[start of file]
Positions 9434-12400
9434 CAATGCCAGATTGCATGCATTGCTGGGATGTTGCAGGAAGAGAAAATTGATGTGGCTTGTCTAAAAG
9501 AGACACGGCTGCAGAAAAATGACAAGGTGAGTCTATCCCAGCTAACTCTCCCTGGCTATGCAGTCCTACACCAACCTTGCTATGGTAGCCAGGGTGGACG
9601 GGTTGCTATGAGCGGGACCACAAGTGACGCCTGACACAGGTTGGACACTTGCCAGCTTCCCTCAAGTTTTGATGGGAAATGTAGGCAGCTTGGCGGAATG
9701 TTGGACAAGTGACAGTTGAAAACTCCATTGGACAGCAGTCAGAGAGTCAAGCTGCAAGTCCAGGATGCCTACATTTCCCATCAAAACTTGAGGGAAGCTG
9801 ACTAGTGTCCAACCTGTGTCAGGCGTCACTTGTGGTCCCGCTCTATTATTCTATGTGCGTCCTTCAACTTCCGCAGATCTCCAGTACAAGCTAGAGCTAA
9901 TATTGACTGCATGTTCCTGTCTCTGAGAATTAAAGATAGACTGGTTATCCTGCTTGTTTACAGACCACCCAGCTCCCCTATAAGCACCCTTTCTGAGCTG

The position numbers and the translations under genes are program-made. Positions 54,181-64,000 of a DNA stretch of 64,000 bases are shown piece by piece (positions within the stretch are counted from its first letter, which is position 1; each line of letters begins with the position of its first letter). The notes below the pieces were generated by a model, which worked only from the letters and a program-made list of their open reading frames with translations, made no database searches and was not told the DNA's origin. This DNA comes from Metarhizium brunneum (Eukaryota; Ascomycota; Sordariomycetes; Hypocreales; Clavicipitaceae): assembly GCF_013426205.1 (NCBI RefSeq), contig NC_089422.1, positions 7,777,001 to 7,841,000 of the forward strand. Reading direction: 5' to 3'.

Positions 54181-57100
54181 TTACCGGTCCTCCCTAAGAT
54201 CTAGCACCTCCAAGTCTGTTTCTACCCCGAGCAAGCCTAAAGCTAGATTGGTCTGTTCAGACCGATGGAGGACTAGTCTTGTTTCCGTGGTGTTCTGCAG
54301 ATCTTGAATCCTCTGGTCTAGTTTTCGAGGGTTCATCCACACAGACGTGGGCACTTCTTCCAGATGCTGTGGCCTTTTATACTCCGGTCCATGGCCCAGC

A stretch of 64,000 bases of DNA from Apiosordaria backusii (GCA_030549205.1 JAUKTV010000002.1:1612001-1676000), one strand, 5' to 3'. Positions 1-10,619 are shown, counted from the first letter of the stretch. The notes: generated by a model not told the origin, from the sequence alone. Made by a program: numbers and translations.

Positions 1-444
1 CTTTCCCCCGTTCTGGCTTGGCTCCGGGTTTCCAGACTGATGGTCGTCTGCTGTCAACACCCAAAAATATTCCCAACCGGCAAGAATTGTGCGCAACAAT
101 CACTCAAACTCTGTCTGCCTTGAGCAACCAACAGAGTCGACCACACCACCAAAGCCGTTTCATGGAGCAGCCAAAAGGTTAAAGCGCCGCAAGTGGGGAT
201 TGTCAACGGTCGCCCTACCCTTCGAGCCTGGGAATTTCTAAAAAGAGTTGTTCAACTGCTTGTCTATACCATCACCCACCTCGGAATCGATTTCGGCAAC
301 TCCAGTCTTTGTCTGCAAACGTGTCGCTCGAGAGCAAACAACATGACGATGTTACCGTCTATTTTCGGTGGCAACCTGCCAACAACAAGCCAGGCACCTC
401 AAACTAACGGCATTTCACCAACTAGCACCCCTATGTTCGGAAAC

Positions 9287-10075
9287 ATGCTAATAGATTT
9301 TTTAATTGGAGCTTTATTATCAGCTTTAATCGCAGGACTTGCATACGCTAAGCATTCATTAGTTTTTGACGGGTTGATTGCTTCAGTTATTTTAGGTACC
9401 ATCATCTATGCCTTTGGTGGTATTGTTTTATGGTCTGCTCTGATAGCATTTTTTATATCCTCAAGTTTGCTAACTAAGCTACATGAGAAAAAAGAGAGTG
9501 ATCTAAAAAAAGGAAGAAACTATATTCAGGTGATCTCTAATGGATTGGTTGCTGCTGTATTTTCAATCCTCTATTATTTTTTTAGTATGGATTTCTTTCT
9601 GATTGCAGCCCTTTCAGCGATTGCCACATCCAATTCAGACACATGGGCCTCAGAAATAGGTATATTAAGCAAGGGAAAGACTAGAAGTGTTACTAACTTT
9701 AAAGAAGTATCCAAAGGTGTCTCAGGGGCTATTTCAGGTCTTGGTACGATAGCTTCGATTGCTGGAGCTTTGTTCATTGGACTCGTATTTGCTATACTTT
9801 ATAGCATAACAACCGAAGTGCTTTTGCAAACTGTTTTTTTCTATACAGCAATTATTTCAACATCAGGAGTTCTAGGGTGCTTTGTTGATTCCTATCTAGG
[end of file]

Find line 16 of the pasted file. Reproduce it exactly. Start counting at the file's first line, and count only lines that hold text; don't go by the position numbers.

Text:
101 CACTCAAACTCTGTCTGCCTTGAGCAACCAACAGAGTCGACCACACCACCAAAGCCGTTTCATGGAGCAGCCAAAAGGTTAAAGCGCCGCAAGTGGGGAT